Creating rural art that gets intimate with earthly things a long ways out of cities or suburbs is a challenge in terms of connecting with the viewing audience. We are an urbanizing society--at least till we run up against limits to the basic resources we need for new infrastructure, like sources of fresh water and a variety of raw minerals--or till the climate that sustains us is overthrown. The specialized wild plants known to trail hikers or wild gardeners as trademarks of a place are, to most everyone else, aliens, for which roses, tulips, irises, daisies, pansies and other cultivated flowers good for symbolizing an occasion or classic environment are comfortable substitutes. If I'm painting puccoons on a swath of prairie or the fringed polygala on a clifftop behind Lake Superior I'm in some other emotional territory ill-synchronized with the urban masses at their typical motorized pace.
The same is true for paintings that include birds, native small reptiles or burrowing mammals--a person familiar with these must habitually venture off roads and trails, looking down, listening, eyes trained to detect slight movement.
And what about landscape? It is one of the best-selling genres of art, but in order to sell, I suspect, it has to beckon the beholder out of the world of the body and into the picture with inviting aspects all its own. For cityscapes no doubt the same is true. Of all the top-selling landscape art there are popular categories, domestic scenery or places--coasts and mountains chief among them--where people trapped in their responsibilities long to go and maybe lose themselves. But just as the earth has places that repel entry by the bulk of our own kind, the mind has analogous realms; compare earth's coldest or sultriest, entangled places with hardly a safe foothold or channel for much other passage and the mind's regions of poorly-illumined or outright horrifying thought. What is the appeal of landscape art (or seascape) that touches on these states of mind for many viewers?
Since abstract art depicting nightmare visions has a following and a market, I wonder how that market compares with any for lifelike landscapes, true to a real region, that reveal an interplay of loneliness or desolation between artist, subject and public.
Does landscape art that seems as if it has little allowance in it for human comforts, however sunlit and balmy-seeming, dissuade most buyers? Maybe or maybe not. But some part of it has to be familiar; I think of the heavily-photographed wilderness of the Boundary Waters Canoe Area and Quetico Provincial Park or the lands along the Trans-Canada Highway. Below are two mixed-media watercolor landscapes that speak of U.S./Canadian peat bogs or similar wetlands, areas of little economic use and forbidding mud, cold and mosquitoes, that never-the-less address a yearning for places empty of human conflict, where nothing stops the wind or interferes with nature's regenerative cycles, where wild animal sightings tempt those who would be tempted. Both are on display this two-week run at Vine Arts Center in Minneapolis.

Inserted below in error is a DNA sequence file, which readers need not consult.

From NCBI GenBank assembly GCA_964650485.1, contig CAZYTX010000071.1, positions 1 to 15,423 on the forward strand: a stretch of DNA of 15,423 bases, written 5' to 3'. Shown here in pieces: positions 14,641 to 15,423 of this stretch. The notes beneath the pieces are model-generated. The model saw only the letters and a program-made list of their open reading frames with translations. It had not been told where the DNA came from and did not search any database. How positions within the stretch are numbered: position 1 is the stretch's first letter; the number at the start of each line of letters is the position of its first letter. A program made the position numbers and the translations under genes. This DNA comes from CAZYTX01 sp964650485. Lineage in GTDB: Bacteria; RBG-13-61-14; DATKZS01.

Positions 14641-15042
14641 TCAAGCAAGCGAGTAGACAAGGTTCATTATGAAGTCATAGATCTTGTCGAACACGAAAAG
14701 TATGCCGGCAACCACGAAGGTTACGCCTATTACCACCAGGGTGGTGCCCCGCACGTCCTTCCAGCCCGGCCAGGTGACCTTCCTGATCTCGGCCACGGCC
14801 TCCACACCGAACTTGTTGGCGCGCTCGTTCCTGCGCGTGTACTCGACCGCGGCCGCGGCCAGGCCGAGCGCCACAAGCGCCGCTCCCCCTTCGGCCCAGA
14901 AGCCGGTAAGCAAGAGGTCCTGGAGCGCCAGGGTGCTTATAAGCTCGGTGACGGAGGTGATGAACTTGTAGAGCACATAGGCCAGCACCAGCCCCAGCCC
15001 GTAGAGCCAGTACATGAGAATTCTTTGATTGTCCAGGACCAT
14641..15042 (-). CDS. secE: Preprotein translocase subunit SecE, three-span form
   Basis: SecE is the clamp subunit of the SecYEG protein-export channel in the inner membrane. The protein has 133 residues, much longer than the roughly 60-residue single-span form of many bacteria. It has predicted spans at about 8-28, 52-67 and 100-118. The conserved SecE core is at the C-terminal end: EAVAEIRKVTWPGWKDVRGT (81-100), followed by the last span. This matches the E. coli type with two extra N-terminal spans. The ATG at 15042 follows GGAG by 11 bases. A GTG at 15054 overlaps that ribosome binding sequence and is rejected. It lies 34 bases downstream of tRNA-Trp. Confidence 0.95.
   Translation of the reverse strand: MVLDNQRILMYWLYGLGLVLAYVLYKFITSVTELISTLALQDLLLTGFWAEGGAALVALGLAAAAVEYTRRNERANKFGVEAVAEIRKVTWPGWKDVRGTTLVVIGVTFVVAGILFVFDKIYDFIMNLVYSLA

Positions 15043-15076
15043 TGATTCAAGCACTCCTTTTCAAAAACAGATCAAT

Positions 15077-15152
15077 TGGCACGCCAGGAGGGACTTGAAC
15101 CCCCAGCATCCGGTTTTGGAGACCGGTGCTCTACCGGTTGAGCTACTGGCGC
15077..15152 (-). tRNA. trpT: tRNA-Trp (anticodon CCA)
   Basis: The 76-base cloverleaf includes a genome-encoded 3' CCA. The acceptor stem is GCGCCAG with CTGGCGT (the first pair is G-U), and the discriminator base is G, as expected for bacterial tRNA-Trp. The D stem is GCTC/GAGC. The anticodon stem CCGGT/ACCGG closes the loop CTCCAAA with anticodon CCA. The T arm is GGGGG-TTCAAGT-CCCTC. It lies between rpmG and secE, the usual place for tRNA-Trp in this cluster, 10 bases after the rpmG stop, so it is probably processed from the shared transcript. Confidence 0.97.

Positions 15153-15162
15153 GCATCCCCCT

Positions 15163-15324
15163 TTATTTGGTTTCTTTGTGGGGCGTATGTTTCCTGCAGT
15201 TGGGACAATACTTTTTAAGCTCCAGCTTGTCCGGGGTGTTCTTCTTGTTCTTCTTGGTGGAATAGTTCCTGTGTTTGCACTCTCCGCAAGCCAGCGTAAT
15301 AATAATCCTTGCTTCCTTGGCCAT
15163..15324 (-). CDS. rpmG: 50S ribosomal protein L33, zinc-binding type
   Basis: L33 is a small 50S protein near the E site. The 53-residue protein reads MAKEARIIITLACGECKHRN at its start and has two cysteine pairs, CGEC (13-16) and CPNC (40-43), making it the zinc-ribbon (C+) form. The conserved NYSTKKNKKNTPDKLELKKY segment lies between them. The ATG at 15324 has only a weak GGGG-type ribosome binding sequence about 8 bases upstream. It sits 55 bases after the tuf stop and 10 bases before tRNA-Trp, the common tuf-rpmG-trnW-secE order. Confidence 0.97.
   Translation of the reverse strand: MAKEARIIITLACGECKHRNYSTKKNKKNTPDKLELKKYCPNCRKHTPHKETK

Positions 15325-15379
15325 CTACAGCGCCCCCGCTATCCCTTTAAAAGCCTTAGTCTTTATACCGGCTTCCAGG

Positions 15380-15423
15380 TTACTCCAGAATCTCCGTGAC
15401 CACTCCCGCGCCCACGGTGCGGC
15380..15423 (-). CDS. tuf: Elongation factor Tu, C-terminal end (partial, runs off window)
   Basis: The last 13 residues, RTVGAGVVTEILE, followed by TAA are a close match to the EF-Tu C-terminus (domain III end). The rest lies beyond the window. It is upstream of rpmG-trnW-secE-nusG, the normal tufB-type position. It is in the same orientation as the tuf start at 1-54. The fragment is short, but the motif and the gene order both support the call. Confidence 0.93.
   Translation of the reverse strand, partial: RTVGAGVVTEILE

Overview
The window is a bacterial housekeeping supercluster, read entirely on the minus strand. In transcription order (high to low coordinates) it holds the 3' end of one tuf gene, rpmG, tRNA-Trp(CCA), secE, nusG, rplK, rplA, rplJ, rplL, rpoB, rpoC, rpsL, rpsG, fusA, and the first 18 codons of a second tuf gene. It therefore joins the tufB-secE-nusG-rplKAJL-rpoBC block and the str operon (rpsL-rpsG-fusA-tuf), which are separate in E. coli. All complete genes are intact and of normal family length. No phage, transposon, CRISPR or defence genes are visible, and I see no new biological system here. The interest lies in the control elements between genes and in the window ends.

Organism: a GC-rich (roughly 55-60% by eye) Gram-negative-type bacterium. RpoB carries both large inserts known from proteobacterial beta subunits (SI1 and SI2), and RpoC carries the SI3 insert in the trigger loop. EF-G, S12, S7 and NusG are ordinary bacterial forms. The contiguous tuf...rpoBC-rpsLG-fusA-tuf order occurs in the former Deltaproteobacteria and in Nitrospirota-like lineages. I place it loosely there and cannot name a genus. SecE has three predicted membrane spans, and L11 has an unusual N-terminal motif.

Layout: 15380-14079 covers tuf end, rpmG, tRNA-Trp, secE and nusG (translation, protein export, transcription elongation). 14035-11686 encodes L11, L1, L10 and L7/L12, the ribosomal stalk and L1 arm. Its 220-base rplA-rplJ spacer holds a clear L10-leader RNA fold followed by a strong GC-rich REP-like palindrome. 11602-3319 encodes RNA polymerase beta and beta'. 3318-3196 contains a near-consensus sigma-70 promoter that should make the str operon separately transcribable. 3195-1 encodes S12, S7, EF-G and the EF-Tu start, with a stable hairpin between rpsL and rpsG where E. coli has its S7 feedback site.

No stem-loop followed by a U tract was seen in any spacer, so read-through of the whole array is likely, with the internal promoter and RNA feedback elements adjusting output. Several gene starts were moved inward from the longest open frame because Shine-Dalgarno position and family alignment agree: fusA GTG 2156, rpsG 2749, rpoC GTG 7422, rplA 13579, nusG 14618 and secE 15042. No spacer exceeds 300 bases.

Freshet from a Ghost-marsh - watercolor, pencil, 15 x 22.5"
God All Shape & Conduct: Shoreless - watercolor and gouache, 22 x 30"
The above work is recent, the bottom one dates to the 1990s and bears, embedded within the art in small black hand-print, a lyrical chant about discerning good or cosmic creative force apart from evil, the destructive. Both pieces speak to a type of soul, I think, that embraces the whole earth with special affection for those mid-continent places that have been called wastelands, barrens or 'Great American Desert.' Not much changes on a vast scale in those places and so they have an epic quality with soothing overtones.
Here where I'm sitting, the sun just burst out of the gloomy grandeur of horizon-to-horizon clouds and I feel pulled outside for a brisk walk along the roads which have become mud and little else.
I'm at work lately on the mixed-media watercolor, shown below, in which a city wraps around the back of a boggy foreground true to my home area, eerie in all the browns, reds and bone coloration of the off season, traced with the ghosts of little-recorded goings-on over eons past. In the process of composing it I've considered the grip of landscape on ourselves and how to define differences, all told, between three types: the urban-rustic, the bucolic semi-rural, and places still reminiscent of wilderness, which reveal little to no human impact. A day outdoors in any of these settings can offer all the same degree of engrossment and serenity.What the most open of lands offer, especially those that call up visions of the original wilderness and still harbor big carnivores like wolves and cougars, is the illusion of being singular, a favored part of nature, a lordling at the top of the whole obvious food chain. A person savoring all the privacy the intensely rural region allows may often weigh personal loneliness against a sense of enchantment by all the inhuman things that fill the senses. Evidence of the electronic surveillance that pervades our culture is out of sight, out of mind to a degree not true in built-up places. Since the remnant of other mammals we have decimated have, in their considerable intelligence, learned to avoid our awareness the person in the country is left seeking out evidence of them, and their stories cut off amid the detritus of trees and the suggestiveness of empty nests, burrows, tangles and rock piles. We begin to understand a preoccupation with ghosts as a network that shaped and still characterizes this place we live in.
But experienced in the city, these completed works of art may just send a two-fold message: of anachronism, but also of living, transferrable potential for what lives among us, if balances between live things, human and non-human, are ultimately to be achieved.
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